With a name like theirs you’d be forgiven for thinking Mad Nurse could most likely be found in a packed Glasgow club replaying the latest EDM chart-topping pile of cow dung, and not the sophisticated, shoe-gaze group that have made The Rip, both their first four-track EP and their first as a trio.
After a couple of years of building up to this release it’s clear the band have to prove themselves if they want to make an impact on what is an already formidable scene, and everything, from the EP cover, taken straight from Thought-Provoking Photographs: Volume One, to the challenging running times, suggests that you’re in for either one hell of a ride or one hell of a bore.
‘Violent Dreams’ showcases their talents right from the get-go, all melodic guitars and pounding drums that introduce the band, as it should – with a bang.
Their singer slinks around it all, his barely discernible vocals dissolving into the wall of sound and taking the track to another level.
As the track shifts towards a softer interlude halfway through, the group display what they can do with the space they have, and it’s exhilarating to hear as they drag themselves through the dirt and back.
‘Remains’ is even better, teetering on a sobbing bass line and building into a delightful piece of nighttime music; the stop/start structure and mournful piano gives the band more room to breathe as a jungle of delayed guitars rise and sigh and spiral out of control around them, and their cryptic lyrics compliment the first half perfectly.
The second half’s interlude focuses squarely on the band, and reinforces that this EP needs to be listened to in full if you want to reap the benefit – it’s a pulsing, soft development of small riffs into a much bigger picture, resulting in a beauty that remains long after the song is finished – this band knows its interludes.
That beauty is swiftly trampled by ‘Seven Shreds’; a lumbering beast that while not exactly a misstep is the only average song on an otherwise great EP.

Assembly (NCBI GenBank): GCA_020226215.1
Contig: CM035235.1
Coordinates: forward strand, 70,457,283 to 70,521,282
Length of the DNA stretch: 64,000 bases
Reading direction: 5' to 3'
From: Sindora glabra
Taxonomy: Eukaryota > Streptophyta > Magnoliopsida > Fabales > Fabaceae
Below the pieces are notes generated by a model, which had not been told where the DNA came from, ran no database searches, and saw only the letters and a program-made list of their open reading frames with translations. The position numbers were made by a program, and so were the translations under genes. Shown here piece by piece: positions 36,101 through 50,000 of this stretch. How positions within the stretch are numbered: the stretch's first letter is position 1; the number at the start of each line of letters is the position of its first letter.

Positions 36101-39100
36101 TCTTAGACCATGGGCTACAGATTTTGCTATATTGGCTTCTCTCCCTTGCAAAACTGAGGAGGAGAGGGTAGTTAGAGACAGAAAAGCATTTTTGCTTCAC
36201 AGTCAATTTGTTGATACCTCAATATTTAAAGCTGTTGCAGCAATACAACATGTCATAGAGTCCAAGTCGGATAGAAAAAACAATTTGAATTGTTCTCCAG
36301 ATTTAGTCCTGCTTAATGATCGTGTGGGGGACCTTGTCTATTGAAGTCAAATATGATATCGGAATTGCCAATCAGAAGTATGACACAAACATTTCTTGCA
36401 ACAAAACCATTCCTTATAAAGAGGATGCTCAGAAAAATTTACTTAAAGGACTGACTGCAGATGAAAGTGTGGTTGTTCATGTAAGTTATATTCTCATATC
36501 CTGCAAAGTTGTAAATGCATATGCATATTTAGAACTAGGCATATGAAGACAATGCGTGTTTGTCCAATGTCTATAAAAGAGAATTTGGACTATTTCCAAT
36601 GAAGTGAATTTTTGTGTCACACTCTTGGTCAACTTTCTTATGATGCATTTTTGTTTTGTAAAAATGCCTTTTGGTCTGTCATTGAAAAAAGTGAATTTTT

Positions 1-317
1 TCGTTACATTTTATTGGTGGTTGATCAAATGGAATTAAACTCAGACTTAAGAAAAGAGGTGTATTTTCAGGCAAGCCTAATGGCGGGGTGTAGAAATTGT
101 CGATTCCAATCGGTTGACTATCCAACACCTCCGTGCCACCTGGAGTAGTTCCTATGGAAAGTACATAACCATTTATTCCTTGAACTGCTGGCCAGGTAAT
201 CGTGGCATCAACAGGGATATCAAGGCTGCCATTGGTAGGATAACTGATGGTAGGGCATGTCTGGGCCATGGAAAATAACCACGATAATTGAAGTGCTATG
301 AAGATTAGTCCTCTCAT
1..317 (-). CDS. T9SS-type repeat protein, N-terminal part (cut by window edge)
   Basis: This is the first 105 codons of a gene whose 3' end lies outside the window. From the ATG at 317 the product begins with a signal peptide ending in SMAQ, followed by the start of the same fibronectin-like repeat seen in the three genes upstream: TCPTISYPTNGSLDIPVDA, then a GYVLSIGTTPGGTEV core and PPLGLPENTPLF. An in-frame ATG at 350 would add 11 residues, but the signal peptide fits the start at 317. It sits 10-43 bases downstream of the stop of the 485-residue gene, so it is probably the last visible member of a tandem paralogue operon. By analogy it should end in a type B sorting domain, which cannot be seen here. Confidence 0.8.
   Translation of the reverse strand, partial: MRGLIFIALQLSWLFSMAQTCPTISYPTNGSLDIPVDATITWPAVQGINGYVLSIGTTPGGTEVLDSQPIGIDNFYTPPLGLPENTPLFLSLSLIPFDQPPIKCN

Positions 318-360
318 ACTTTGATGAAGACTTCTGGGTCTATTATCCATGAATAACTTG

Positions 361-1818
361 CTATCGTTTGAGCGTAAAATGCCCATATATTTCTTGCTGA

Credit is due to them for trying, in a scene ridden with sub-par Mogwai’s getting lost in their effects pedals, to broaden their horizons and put out a competent power-chord song (although it does pick up – surprise, surprise – during the interlude).
More credit goes to ‘Future Perfect’, a slice of understated ambience that closes the EP in the best possible way – making you wish it was longer.
If this is the result of an ongoing development, then it sounds as if Mad Nurse have not only found a sound but, even better, will be able to expand beyond it and continue to explore as the fancy takes them.
More than anything, it’s genuinely exiting to witness a band incorporate what people have done before and put a number of spins on it until they coming up with something, whisper it, different.
Not the background noises, such as the guitar atmospherics – they’re hardly new, but it’s what they do with them as a flavour on each song’s musical palette rather than relying on them to make the song that sets them apart.
This is music that has been slaved over, taken hours and hours to shape and perfect each word, note, fill, modulation.
Music that can change people’s lives, given the right time and emotion.
It’s particularly hard to create great sonic textures song after song, that really lift the material to another plateau in the same vein as Simon Tong’s landscapes elevated The Verve’s Urban Hymns to a classic album, and while Mad Nurse don’t always succeed at this goal, they can boast this EP as a further example of their greatness besides the fantastic band name.
A force to be reckoned with.
Words: Andrew Maguire